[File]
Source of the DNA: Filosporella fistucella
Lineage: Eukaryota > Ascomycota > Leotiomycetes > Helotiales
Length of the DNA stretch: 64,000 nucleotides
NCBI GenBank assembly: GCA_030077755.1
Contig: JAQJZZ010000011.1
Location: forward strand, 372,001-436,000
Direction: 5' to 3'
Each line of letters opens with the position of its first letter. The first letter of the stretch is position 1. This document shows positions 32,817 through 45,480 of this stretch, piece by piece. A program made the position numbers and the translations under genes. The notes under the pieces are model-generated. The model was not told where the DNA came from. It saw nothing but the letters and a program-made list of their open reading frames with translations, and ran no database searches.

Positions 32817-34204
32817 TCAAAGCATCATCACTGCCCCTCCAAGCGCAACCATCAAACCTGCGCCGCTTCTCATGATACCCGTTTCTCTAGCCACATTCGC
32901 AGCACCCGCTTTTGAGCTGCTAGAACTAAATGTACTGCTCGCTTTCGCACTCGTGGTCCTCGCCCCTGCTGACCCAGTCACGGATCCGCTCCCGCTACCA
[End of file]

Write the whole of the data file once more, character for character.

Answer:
Source of the DNA: Filosporella fistucella
Lineage: Eukaryota > Ascomycota > Leotiomycetes > Helotiales
Length of the DNA stretch: 64,000 nucleotides
NCBI GenBank assembly: GCA_030077755.1
Contig: JAQJZZ010000011.1
Location: forward strand, 372,001-436,000
Direction: 5' to 3'
Each line of letters opens with the position of its first letter. The first letter of the stretch is position 1. This document shows positions 32,817 through 45,480 of this stretch, piece by piece. A program made the position numbers and the translations under genes. The notes under the pieces are model-generated. The model was not told where the DNA came from. It saw nothing but the letters and a program-made list of their open reading frames with translations, and ran no database searches.

Positions 32817-34204
32817 TCAAAGCATCATCACTGCCCCTCCAAGCGCAACCATCAAACCTGCGCCGCTTCTCATGATACCCGTTTCTCTAGCCACATTCGC
32901 AGCACCCGCTTTTGAGCTGCTAGAACTAAATGTACTGCTCGCTTTCGCACTCGTGGTCCTCGCCCCTGCTGACCCAGTCACGGATCCGCTCCCGCTACCA